Tag Archive for: HVAC

By Robby Brown, BreatheWell Air 


My relationship with Longevity began over 15 years ago when I was referred by a friend after I discovered we had mold in our home and learned that I am highly allergic to mold. That relationship has grown and evolved over the years and now I have the privilege of assisting many Longevity patients as they seek to improve their indoor air quality (IAQ).

Once you realize you are in the “mold club” which 1 in 4 people are prone to be, you recognize that mold lurks not only at home but also work, shopping, hotels, vacation rentals, and – even worse- relatives’ homes! That is why I am passionate about helping others navigate the broad issue of IAQ and the specific problems presented by mold.

Our goal is to advise our customers by identifying IAQ issues they face and develop and implement a plan to remedy. In implementation we take a layered approach- meaning we start with the remedies that are deemed essential and then reevaluate afterwards to determine if further action is required. Not only is this approach prudent but it enables our customers to take steps as their budget allows.

For those of us who live in the humid southeast, mold is a dominant IAQ problem. Following are a few important facts to consider when evaluating mold issues:

  • Most mold we encounter is not obvious black spots on a wall (more typical of water leaks) but a more subtle, vague, grayish color which is not easily recognizable.
  • The two most critical factors involved with all mold growth are:
    • Controlling humidity
    • Eliminating food sources for mold
  • Humidity in your home must be kept below 50% to control mold growth. This includes both conditioned and unconditioned spaces like crawl space or unfinished basement.
  • In most mold situations, large commercial dehumidifiers ducted into the HVAC system are required to control humidity. Typically, small portable dehumidifiers are not enough to control whole-house humidity.
  • One of the most surprising but common sources of mold is found in the HVAC system. Besides poor filtration, a major issue we see frequently is plenums (or even trunk lines) made of duct board. This is a fibrous material and when cold, moist AC air is added it becomes like a petri dish and mold flourishes. The only solution is removing and replacing with sheet metal.

When assessing mold each situation is unique and often we identify problems without running a mold test. However, when a test is required we use AirAnswers- a recently developed, patented testing device which we run for 24-hours. During the test period the silent device captures over 200,000 liters of air on a steel cartridge. The cartridge is shipped to a lab for testing to determine if live, active mold is growing and then genera, and/or mycotoxins tests are available as needed. Much like the food we buy, this process puts a “nutritional label” on your air.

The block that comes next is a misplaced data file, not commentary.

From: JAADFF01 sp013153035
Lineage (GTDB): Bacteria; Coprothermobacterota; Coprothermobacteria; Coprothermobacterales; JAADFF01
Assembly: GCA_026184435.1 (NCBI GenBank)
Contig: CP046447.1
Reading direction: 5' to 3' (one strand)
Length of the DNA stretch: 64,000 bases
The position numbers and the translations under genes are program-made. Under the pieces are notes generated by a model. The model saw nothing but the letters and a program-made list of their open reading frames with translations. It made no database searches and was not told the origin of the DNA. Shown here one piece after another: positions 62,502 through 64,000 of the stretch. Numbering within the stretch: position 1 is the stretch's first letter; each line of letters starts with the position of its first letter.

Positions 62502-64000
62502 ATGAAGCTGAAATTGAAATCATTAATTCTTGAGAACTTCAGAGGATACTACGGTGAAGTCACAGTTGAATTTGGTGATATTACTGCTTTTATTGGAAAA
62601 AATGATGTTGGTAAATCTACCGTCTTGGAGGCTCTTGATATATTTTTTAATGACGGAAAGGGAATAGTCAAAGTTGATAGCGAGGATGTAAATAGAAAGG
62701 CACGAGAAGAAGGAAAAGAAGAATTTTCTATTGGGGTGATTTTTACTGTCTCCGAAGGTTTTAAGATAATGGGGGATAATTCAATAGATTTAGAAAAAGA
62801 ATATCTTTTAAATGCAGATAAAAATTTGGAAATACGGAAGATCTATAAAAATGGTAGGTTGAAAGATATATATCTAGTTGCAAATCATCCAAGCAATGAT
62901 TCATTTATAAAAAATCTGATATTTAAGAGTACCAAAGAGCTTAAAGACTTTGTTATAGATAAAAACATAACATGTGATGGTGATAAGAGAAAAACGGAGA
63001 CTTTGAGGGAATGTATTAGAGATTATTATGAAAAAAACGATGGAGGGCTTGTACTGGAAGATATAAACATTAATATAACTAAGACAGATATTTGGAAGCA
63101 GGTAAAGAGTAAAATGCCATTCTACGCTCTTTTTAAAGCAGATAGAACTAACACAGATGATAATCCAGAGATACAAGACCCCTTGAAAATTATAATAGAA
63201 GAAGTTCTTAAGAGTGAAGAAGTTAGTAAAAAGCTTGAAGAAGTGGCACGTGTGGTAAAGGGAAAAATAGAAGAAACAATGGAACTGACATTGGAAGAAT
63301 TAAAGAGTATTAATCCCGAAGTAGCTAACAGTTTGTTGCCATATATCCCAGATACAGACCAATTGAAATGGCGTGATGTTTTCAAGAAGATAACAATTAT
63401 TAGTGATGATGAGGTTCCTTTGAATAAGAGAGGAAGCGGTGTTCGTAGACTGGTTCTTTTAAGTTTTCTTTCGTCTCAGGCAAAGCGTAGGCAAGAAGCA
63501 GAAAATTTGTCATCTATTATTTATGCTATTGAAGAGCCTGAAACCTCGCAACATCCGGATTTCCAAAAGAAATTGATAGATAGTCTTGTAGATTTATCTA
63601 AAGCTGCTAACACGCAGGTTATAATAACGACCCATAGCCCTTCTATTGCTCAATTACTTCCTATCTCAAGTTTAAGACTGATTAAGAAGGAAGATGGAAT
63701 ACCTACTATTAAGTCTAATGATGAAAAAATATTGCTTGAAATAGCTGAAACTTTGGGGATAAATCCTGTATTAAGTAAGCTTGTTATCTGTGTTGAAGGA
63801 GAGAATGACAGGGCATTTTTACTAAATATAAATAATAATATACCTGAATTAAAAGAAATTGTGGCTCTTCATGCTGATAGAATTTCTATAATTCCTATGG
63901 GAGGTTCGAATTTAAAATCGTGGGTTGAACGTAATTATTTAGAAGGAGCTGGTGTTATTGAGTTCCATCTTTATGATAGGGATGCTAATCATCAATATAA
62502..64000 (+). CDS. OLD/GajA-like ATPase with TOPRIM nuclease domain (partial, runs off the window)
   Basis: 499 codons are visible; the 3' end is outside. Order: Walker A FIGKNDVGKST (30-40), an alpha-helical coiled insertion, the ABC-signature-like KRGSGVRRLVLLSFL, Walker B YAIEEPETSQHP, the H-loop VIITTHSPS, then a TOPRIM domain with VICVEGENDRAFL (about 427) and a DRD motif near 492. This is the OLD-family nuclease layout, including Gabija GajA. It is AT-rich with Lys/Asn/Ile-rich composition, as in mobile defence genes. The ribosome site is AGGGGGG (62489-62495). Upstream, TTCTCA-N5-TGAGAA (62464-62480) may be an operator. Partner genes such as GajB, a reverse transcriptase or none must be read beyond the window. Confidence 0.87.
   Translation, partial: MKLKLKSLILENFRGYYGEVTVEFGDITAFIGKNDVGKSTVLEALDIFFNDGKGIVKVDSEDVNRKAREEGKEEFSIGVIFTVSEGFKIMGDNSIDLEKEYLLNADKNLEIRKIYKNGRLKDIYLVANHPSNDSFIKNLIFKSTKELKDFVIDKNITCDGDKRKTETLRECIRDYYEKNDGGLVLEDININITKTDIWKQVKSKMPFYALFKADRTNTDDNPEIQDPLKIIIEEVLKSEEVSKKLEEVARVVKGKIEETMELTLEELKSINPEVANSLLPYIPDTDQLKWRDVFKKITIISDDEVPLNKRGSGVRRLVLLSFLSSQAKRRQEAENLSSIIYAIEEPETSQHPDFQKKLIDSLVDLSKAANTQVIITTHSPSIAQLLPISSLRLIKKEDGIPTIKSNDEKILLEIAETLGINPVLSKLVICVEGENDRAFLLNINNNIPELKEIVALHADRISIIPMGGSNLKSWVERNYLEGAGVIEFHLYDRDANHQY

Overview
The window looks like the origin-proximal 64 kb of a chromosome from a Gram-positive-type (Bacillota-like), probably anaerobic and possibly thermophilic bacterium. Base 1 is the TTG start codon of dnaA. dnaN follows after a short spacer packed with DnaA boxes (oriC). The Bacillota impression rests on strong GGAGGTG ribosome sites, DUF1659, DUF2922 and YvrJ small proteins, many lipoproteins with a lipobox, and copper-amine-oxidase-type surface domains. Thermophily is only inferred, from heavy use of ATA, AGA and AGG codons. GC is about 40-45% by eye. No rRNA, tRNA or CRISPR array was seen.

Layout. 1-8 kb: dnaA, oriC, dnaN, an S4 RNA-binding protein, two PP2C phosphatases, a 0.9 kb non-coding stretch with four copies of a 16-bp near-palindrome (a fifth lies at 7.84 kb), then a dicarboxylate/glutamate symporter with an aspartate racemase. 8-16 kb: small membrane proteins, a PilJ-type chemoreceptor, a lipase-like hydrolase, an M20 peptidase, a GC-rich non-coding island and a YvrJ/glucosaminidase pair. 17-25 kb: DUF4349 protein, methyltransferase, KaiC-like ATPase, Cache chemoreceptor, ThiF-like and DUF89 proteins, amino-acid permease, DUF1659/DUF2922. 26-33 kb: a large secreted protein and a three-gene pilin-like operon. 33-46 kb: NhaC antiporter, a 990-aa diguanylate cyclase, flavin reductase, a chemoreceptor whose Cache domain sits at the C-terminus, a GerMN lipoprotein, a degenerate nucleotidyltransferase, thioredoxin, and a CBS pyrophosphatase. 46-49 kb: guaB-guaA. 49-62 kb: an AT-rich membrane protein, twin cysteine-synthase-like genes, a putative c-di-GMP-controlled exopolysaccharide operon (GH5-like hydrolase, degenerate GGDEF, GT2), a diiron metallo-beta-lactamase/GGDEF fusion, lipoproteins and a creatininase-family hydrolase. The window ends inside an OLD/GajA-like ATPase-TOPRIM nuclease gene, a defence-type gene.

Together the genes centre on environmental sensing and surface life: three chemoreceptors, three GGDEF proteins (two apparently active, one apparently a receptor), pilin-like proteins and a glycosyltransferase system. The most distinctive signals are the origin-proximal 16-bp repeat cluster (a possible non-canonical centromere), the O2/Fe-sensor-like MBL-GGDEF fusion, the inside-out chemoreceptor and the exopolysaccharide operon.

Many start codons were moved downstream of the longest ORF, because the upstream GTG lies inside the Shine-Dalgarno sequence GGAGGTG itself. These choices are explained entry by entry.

Last, while much of our business as well as the above information is mold related, the importance of IAQ and proper filtration is often overlooked. It is estimated that we spend 90% of our time indoors. Thus, the obvious importance of breathing healthy air which by definition is determined by the number and size particles in the air we breathe. The problem is that particles are unseen and according to the medical experts such as American Lung Association and American Heart Association, the smaller particles cause the most damage to our health.

It is very common in homes and smaller office environments to only have 1-inch filters (measuring depth). Generally, these do not filter out the smaller particles and mostly capture larger particles like dust. We use a laser particle scanner to test each environment and focus on the ultrafine particle sizes. To provide some context, the width of a human hair is about 100 microns in width. Ultrafine particle sizes we measure are 2.5 micron and 0.03 microns. These unseen tiny particles are the most dangerous as they are so small that they can enter our bloodstream and go to our heart, lungs, etc.

A valuable step in improving IAQ is to have a more significant filter cabinet installed and we recommend a 5-inch depth and use a high-grade MERV filter to make significant improvements in IAQ. This, along with high quality portable air purifiers, can make a significant impact on the quality of air you breathe and on your overall health.

In summary, IAQ is no respecter of house size or price. All houses are basic structures with HVAC systems and face the same environmental issues. But be encouraged as virtually all IAQ issues can be resolved and you can BreatheWell in your home.

Learn more at https://www.breathewellair.com/